Today, nearing the end of Eating Disorders Awareness Week, I am pleased to offer a guest post from Lauren Bailey, a freelance writer who has an interest in eating disorders and psychological complexes:
Understanding Disorders Comorbid with Eating Disorders
Eating disorders and those who suffer from them have always had misleading and misunderstood coverage in the media. The public image of anorexia is often simplistic and reductive—we have an idea of most people with anorexia as teen girls with self-esteem and body issues who have developed their disorder in response to media glorification of extreme thinness. While this is certainly part of the issue that exacerbates eating disorders, there’s so much variety to the disorder that ascribing one culprit as the source is downright disingenuous.
Although there are many people who suffer from an eating disorder alone, it’s very common for a sufferer to have additional psychological disorders as well. In fact, almost all psychological disorders have the potential for what is called “comorbidity”—having two or more disorders at the same time. Advancement in the study of comorbidity has helped many suffering from various disorders to receive equal, across-the-board treatment when in the past, one disorder was treated and, still, the sufferer suffered.
In terms of eating disorders, the most typically comorbid disorders are anxiety, depression, bipolar disorder and obsessive compulsive disorder. Just as with eating disorders, many of these other disorders do not have a single source or cause. More often than not, genetics plays a large role. While many who suffer from depression or anxiety develop the disorder in response to a specific set of traumas, there’s really no telling why you or a loved one may suffer from a string of separate disorders that can affect your entire life.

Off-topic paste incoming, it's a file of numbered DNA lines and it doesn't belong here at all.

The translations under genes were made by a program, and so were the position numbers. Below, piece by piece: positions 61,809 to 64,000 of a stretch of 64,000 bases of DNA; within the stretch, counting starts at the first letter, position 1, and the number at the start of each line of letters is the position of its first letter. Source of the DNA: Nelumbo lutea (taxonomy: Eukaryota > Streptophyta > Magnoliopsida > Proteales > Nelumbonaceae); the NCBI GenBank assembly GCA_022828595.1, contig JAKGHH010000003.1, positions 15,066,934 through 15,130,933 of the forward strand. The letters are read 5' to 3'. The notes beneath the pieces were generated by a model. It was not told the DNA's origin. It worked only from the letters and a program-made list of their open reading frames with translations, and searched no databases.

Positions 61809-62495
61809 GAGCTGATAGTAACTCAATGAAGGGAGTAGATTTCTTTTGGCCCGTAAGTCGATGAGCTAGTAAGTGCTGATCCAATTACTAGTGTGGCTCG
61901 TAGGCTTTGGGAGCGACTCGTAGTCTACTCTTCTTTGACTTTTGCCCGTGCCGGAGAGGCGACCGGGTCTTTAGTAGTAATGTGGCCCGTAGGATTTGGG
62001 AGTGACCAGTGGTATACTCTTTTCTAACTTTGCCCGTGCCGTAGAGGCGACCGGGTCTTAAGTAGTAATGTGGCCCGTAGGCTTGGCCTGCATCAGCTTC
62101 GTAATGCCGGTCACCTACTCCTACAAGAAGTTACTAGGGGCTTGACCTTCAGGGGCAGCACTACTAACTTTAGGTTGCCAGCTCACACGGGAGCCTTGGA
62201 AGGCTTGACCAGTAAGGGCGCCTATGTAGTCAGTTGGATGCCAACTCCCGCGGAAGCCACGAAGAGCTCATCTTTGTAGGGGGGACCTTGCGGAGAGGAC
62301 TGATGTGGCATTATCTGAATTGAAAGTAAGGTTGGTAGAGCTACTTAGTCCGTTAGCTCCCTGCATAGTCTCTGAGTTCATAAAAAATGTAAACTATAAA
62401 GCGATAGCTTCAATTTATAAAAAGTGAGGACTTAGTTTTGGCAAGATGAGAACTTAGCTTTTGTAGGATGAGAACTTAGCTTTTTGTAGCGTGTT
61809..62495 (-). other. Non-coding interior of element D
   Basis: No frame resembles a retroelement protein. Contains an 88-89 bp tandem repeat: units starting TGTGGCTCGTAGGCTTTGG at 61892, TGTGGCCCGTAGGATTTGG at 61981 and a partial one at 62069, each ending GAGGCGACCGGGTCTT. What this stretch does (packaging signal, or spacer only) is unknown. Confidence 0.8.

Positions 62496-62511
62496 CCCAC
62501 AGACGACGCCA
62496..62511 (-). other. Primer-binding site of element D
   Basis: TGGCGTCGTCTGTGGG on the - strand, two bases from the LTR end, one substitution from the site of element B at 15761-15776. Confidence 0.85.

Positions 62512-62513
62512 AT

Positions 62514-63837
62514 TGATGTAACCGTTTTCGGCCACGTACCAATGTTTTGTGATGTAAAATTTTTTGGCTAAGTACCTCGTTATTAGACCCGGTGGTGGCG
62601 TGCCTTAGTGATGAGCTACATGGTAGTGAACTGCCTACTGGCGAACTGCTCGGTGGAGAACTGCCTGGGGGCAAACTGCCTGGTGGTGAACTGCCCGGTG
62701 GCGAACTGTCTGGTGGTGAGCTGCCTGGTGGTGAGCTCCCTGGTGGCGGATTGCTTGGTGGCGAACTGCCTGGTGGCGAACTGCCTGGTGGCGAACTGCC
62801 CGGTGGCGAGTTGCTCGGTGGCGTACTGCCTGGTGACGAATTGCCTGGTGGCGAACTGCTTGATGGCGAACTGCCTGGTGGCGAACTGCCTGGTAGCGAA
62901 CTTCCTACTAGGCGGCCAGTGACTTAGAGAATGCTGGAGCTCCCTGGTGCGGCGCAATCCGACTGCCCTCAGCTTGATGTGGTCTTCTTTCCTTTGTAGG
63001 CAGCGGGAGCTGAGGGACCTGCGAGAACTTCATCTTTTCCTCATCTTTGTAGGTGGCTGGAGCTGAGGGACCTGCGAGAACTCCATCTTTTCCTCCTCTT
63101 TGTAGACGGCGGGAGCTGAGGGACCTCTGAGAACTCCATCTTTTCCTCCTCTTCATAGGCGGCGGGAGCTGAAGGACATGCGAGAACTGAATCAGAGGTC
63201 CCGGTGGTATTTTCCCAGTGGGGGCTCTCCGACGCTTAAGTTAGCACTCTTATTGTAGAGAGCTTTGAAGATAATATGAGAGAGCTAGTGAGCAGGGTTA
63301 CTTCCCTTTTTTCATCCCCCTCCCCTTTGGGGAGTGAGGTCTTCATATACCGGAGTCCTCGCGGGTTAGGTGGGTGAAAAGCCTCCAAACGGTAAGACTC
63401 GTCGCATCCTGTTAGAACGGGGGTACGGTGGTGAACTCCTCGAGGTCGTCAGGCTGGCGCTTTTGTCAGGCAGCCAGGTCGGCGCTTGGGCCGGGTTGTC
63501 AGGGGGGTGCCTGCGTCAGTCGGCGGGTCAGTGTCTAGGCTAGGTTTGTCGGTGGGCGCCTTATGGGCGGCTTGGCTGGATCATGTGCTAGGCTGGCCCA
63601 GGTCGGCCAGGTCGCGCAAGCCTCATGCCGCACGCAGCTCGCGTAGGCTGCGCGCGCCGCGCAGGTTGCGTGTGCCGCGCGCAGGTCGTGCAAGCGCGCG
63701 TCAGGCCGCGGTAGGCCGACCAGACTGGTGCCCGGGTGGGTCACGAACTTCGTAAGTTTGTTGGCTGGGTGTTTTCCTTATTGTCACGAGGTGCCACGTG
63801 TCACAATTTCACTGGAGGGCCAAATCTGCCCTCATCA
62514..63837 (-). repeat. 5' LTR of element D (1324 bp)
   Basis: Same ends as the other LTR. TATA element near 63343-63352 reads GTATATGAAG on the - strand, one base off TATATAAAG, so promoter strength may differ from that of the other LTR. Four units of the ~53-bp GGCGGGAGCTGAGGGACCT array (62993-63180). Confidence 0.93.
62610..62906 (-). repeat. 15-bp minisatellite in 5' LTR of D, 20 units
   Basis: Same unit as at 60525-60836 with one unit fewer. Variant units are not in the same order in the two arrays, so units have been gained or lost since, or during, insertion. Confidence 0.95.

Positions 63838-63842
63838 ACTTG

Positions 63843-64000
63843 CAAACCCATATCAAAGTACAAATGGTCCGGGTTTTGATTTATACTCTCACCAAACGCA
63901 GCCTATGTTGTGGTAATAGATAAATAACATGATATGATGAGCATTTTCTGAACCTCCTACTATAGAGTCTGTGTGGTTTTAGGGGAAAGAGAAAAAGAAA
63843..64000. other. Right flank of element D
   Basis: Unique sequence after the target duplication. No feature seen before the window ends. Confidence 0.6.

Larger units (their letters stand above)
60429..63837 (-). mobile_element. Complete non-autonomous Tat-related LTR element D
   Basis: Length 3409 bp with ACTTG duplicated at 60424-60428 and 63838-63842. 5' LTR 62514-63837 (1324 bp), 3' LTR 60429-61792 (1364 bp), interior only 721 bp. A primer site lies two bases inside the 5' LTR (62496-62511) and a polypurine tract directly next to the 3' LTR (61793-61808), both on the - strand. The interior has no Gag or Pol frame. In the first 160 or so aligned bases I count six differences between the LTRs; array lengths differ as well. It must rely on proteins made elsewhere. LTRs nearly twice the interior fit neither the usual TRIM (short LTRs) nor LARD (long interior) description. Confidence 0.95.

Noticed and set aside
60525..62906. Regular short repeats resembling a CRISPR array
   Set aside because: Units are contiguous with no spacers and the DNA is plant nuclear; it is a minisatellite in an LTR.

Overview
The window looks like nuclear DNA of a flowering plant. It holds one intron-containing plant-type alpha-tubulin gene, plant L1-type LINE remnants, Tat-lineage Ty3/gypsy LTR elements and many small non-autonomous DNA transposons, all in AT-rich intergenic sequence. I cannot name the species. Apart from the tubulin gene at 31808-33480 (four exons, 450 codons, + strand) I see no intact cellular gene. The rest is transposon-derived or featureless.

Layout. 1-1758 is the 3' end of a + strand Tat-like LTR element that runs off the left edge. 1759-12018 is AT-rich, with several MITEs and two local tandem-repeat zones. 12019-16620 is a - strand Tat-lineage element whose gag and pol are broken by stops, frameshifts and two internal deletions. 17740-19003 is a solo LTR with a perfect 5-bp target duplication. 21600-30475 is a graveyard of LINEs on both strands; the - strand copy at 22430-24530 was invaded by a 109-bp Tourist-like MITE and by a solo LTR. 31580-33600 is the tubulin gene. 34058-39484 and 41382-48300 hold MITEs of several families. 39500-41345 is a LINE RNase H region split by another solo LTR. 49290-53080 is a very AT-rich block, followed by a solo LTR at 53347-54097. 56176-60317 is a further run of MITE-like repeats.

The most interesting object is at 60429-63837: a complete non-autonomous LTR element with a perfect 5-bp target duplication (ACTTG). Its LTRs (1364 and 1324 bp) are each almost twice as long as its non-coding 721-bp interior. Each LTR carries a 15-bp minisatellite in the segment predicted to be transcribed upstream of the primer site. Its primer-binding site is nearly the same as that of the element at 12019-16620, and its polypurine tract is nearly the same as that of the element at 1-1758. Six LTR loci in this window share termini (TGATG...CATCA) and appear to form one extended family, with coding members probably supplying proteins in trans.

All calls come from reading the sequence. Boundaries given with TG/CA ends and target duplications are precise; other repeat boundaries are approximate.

With obsessive compulsive disorder, those who suffer from a comorbid eating disorder will be very particular about their eating behaviors. Many will ritualize eating to an extreme extent. According to an OCD Chicago article:
“…anorexic individuals are much more likely to have a predisposition to acquiring anorexia nervosa from pre-existing OCD and in fact, almost 37% of anorexic patients have OCD. According to Yaryura-Tobias the cerebral functioning and the primitive brain which contains the basal ganglia, is in particular, related to motor compulsive behaviors…The true manifestation behind the compulsive ritualistic behaviors, tendencies and excessive thought processes are a result of a combination of higher cortical decision making melding with the primitive brain’s compulsive motor movements.”
Although OCD and eating disorders are the most closely related, other disorders mentioned above can impede full treatment for the patient suffering from comorbid ED. PsychCentral cites a study which found that about 14% of people with bipolar disorder have a co-existing eating disorder. And a study published on the National Institutes of l Health website notes that many eating disorder patients have reported a variety of childhood anxiety symptoms before the onset of bulimia or anorexia as young adults.
In the final analysis, the growing body of research on disorders comorbid with EDs demonstrates the importance of anyone suffering from ED to be fully assessed by a trained professional. If there are other unusual or bothersome symptoms or behaviors exhibited in conjunction with eating behaviors, it’s essential to bring up with your doctor the possibility of a disorder hiding underneath the ED to get the full treatment you or a loved one deserves.
This guest post is contributed by Lauren Bailey, who regularly writes for accredited online colleges. She welcomes your comments at her email Id: blauren99 @gmail.com.